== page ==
• Wilderness management actions must be guided by formal plans that describe clear people-management objectives and site specific remedial measures. All planned actions must be consistent with agency policies and regulations and supportive of the direction in the ’64 Wilderness Act. Public involvement is a fundamental part of wilderness planning. “Wilderness management plans must include specific objectives – clear statements of desired wilderness conditions so proposed management actions can be evaluated for their potential contribution to the specific objectives.” The inevitable outcome of not using a well crafted plan is that managers will apply well intentioned but unsound decisions and actions based on personal philosophy, faith, ungrounded definitions. “The combined impact of these uncoordinated actions (a tyranny of small decisions) can depreciate wilderness values.” 
  • Selectively focus management actions on site specific problems where impacts are most severe and most long lasting rather than broadly applying the same management prescription to an entire wilderness. When restrictions are necessary they should be focused on effectively changing or eliminating behaviors causing the unacceptable impacts.
  • Wilderness embodies opportunities for solitude, for freedom, for a “disconnect” from the high tech. high pressure world and the opportunity to reconnect with the natural world. Both visitor impacts and management of visitors in wilderness can degrade its essential qualities. “The guiding principle is that only the minimum tool, regulation, or force necessary to achieve established wilderness objectives is justified. This principle is sometimes called the minimum tool rule – apply only the minimum tool, equipment, device, force, regulation, action, or practice that will bring the desired result.” “Wilderness management actions fall on a continuum, ranging from subtle, light-handed and indirect options, to direct and authoritarian options – such as telling visitors where they can travel and camp each day, and how how long they can stay. However, a key goal of wilderness management is to use indirect methods whenever and wherever possible to delay and minimize the need for direct controls.”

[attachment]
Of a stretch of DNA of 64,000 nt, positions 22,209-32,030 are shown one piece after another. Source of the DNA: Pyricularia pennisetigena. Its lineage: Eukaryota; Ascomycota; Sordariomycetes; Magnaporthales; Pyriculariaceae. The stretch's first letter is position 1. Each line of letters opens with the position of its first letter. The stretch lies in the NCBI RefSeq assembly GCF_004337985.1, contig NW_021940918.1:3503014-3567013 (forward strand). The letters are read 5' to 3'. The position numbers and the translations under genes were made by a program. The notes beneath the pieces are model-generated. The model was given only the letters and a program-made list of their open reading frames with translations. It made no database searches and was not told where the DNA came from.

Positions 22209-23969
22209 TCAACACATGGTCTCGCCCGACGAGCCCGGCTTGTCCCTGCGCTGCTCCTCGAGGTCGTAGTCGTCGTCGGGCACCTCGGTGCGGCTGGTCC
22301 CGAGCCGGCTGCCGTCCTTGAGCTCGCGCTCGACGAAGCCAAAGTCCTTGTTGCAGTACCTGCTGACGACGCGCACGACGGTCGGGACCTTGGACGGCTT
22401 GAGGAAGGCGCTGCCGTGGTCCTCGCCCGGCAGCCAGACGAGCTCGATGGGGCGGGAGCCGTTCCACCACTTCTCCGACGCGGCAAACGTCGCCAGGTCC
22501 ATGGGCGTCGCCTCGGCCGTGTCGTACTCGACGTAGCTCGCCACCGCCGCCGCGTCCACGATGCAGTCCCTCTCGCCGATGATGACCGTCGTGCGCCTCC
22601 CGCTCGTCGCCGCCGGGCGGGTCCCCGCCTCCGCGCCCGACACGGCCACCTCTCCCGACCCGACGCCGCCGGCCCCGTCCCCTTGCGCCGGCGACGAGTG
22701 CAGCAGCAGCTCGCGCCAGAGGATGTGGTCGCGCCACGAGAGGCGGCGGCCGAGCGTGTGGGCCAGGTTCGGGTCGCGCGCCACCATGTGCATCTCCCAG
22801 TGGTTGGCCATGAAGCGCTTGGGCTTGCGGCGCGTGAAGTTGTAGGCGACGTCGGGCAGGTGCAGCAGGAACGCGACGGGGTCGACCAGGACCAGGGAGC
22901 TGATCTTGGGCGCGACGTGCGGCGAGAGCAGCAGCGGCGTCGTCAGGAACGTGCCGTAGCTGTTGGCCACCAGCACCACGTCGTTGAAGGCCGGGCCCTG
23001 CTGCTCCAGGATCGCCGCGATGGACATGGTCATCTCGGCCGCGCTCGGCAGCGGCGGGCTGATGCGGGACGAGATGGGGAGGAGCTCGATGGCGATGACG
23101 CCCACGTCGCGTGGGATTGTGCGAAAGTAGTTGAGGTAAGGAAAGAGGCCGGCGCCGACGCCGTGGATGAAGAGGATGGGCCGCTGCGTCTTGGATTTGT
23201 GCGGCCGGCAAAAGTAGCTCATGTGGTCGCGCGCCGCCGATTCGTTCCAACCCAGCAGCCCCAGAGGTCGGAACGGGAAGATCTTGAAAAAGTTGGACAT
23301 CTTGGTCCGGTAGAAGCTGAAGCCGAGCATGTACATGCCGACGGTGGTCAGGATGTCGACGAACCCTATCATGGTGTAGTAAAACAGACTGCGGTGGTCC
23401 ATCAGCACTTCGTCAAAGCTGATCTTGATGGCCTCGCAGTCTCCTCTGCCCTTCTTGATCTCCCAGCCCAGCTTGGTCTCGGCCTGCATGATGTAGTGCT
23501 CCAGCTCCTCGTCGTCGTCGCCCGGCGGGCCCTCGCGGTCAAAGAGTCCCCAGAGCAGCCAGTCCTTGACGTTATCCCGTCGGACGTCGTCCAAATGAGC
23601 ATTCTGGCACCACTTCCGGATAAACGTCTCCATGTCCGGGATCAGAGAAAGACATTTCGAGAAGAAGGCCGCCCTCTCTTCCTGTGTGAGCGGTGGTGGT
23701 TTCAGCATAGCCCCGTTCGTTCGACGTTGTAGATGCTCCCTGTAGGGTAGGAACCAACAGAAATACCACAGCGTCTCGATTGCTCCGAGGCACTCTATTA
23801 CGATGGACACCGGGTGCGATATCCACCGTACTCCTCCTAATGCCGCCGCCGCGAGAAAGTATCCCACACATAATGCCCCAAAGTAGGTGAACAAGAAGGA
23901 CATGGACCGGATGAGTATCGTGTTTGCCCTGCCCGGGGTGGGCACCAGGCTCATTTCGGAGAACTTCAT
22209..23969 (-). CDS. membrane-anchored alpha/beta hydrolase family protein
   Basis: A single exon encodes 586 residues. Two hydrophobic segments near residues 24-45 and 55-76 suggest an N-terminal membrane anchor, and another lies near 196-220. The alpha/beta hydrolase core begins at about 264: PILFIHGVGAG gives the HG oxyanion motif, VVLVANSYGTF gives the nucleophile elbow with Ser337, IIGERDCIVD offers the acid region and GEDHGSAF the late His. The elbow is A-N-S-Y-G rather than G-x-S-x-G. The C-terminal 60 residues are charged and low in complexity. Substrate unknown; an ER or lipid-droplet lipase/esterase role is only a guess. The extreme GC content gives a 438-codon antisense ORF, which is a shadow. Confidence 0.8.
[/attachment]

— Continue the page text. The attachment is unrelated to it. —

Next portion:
• In 1969 the National Environmental Policy Act and subsequent agency policies mandate public involvement in designation and management of wilderness.  “…Public involvement is recognized as perhaps the most important tool for successful development and implementation of wilderness management plans and actions…” “Any proposed wilderness management action needs public involvement as a source of practical information and essential public support…” Another form of public participation, that of managing volunteers to do the work of wilderness management, has become essential and common place in many areas. A basic reality is that public involvement in the every day management of wilderness can be an invaluable management tool for growing appreciation and support for wilderness values.
  • “What goes on outside of, but adjacent to a wilderness can have substantial impacts inside its boundaries. Conversely, the designation of a tract of land as a wilderness can substantially affect the management of adjacent areas.” An easy way to visualize this principle is to think of managing timber harvest, road construction, or the construction of high density use recreation facilities (like a major campground, visitor center, resort or a ski area) immediately adjacent to a wilderness area. These management activities and the level of development they typically produce can affect wilderness by dramatically improving easy access, increasing the risk of man caused wild fire, and can dramatically affect fish and wildlife populations, habitat, and movement. Conversely, wilderness can also affect prudent land management on adjacent non-wilderness lands.  “The best protection for wilderness from impacts originating on surrounding lands is through comprehensive land use planning that anticipates potential conflicts and addresses the complimentary and competitive relationships between wilderness and adjacent lands.”
  • Wrap up: By themselves, the principles don’t insure quality wilderness stewardship, but provide basic concepts to guide management. At the least, they provide a framework for reviewing and evaluating approaches to wilderness management situations, issues and problems.